The season for spiders has come and scary creepers, large and small, will invade your home when the mating season begins. Eight-legged creatures migrate within each year as the autumn season arrives and the weather cools. One in five Britons suffer from arachnophobia, but for those who don't, identifying and identifying spiders can become a fun activity for the family. So how can you identify the spiders in your home and what are the most common spiders you are likely to see?
There are over 650 species of spiders in the UK that can bite, but only 12 of them are really harmful to humans.
Express.co.uk has compiled a list of the most common spiders you are likely to encounter in your home.
Spiders: What are the most common spider species found in your home? (Image: GETTY)
The giant house spider can reach up to 12 cm wide and is most common in sheds, gardens and cavity walls, where they are less likely to be disturbed.
However, when the mating season begins, they move inward to find a dry place to mate.
Often the giant house spider is the one you'll find in your bath.
They can run very quickly, but only for a short time before they need a break to recover from their exhaustion.
This spider breed is known for making large webs that can last for years.
Giant spiders have a potent poison and can bite, but usually do not pose a threat to humans.
Spiders: The Giant House Spider (Image: GETTY)
Missing spider web orb sector
The missing sector orb weaver is named because it spins an orb web with an entire missing sector.
These creatures have a broader, darker median longitudinal band, previously wider, on a lighter light brown background.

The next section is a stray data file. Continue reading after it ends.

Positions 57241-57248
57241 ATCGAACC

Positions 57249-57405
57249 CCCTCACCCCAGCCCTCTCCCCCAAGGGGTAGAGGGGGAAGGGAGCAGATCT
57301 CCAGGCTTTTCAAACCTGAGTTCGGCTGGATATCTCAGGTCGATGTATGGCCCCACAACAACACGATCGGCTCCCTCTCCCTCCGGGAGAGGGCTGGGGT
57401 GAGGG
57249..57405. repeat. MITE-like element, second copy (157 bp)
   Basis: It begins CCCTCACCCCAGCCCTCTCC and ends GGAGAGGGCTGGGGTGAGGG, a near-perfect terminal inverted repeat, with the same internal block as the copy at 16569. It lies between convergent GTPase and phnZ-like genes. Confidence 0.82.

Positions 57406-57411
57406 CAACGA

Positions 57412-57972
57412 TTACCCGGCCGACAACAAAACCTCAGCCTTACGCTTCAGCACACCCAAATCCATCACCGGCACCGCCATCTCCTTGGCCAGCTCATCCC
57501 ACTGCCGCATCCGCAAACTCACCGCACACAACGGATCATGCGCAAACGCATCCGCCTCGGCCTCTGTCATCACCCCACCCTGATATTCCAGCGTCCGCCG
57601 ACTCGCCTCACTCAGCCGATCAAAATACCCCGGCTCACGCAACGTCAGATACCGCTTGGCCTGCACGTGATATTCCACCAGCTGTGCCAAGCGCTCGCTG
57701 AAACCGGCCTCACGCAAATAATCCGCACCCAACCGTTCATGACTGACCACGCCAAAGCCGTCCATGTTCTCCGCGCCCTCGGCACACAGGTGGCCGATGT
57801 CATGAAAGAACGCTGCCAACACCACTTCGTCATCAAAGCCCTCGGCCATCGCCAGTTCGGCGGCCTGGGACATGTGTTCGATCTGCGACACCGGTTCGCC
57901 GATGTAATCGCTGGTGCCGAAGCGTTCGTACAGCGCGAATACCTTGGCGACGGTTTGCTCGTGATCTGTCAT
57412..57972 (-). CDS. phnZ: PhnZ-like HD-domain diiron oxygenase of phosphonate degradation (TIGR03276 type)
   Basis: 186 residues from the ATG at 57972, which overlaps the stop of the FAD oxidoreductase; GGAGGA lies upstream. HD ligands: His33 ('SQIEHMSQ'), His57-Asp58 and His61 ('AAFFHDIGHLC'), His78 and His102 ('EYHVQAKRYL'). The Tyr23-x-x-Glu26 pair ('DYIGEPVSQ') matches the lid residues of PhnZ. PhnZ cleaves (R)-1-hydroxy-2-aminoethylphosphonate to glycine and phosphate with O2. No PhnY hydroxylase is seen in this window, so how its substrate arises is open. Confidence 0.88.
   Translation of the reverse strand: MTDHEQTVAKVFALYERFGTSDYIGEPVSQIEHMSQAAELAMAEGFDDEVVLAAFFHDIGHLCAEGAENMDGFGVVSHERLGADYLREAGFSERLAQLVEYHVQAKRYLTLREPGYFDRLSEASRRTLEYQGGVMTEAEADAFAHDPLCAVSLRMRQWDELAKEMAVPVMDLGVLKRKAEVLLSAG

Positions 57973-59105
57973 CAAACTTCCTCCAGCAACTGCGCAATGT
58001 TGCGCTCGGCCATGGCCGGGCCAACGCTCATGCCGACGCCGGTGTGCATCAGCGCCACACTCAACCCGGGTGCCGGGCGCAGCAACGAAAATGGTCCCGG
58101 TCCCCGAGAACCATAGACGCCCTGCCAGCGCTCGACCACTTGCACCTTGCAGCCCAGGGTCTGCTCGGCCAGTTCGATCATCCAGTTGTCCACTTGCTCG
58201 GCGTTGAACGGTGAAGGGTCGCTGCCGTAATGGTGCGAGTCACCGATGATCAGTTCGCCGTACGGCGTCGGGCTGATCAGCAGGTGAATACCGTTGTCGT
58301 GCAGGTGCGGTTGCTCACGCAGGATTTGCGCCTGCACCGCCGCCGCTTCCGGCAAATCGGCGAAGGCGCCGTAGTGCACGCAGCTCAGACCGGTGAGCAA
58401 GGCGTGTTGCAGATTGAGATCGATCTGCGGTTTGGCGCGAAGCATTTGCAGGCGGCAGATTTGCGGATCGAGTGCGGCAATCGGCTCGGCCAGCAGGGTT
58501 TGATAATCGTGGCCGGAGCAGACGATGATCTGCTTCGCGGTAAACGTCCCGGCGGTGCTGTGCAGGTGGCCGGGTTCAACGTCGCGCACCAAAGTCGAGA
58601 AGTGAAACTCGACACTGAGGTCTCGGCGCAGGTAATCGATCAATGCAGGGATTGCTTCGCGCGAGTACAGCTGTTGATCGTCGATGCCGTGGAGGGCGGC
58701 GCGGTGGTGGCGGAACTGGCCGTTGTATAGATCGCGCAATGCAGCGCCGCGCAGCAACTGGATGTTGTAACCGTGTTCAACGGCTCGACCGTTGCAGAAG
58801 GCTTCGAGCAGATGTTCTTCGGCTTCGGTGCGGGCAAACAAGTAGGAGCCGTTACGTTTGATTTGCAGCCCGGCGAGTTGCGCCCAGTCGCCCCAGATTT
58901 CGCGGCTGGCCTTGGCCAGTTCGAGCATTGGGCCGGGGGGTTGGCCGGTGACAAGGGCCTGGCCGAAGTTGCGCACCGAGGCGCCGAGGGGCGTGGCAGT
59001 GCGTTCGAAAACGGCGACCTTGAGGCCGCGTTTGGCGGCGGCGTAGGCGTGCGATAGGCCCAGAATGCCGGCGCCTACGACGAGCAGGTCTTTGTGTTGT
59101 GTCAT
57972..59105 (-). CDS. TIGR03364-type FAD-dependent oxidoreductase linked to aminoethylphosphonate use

The abdomen is covered by a wide band with jagged edges, with white edges, darker interior and lighter midline.
The lighter areas of the abdomen usually have a silver glow and the legs have rings.
They grow up to 1.5 cm, which means that this arachnid is relatively small and is common in Britain's homes and gardens.
This spider feeds on almost any flying insect caught in its web.
As the outside temperature gets colder in late fall, they often enter indoors through open windows and build their nets inside the windows.
Spiders: The Missing Orb Sector Spider (Image: GETTY)
Zebra Jumping Spider
The zebra jumping spider is a small spider with white and black markings and a characteristic irregular start and stop motion.
They are usually found hunting on outside walls and surfaces, but are also often seen venturing indoors through open doors and windows.
This group of spiders do not use webs to capture their prey, but actively hunt during the day; instead they have large eyes and ambush small insects by attacking them.
The zebra jumping spider usually grows to about 0.8 cm.
Spiders: the jumping zebra spider (Image: GETTY)
Cellar Spiders / Daddy's Long Legged Spider
The cellar spiders, or daddy's spiders, are long, with grayish bodies and long, thin legs.
They can grow up to 4.5 cm and prefer the warmth of your home, garage and sheds.
They are rarely found outdoors as they are not adapted to survive winter temperatures.
Their webs are untidy, without a great design, and are usually made in corners of the ceiling.
If disturbed, they vibrate in their networks, believed to be trying to scare predators.
They feed on insects found in homes and also carry other spiders, including surprisingly large house spiders.
There are urban myths that suggest that the long-legged father's spider contains the most potent poison, but its prey is not strong enough to pierce the human skin.
Reports suggest that basement spiders may bite, but the poison only produces a very brief and mild burning sensation.
Spiders: long-legged basement or daddy spider (Image: GETTY)
The cardinal spider grows up to 14 cm, which can be extremely scary.
These spiders, however, are not aggressive or dangerous.
They are usually reddish brown in color and live mostly in buildings or walls.
They are known for their huge size, incredible speed and their nocturnal habits.
The name is believed to derive from the rumor that Cardinal Thomas Woolsey was terrified of this spider species at Hampton Court in the 16th century.
Spiders: Cardinal Spider (Image: GETTY)
The money spiders are the smallest spider in Britain, growing no more than 0.5 cm in length with a leg extension of 0.2 cm.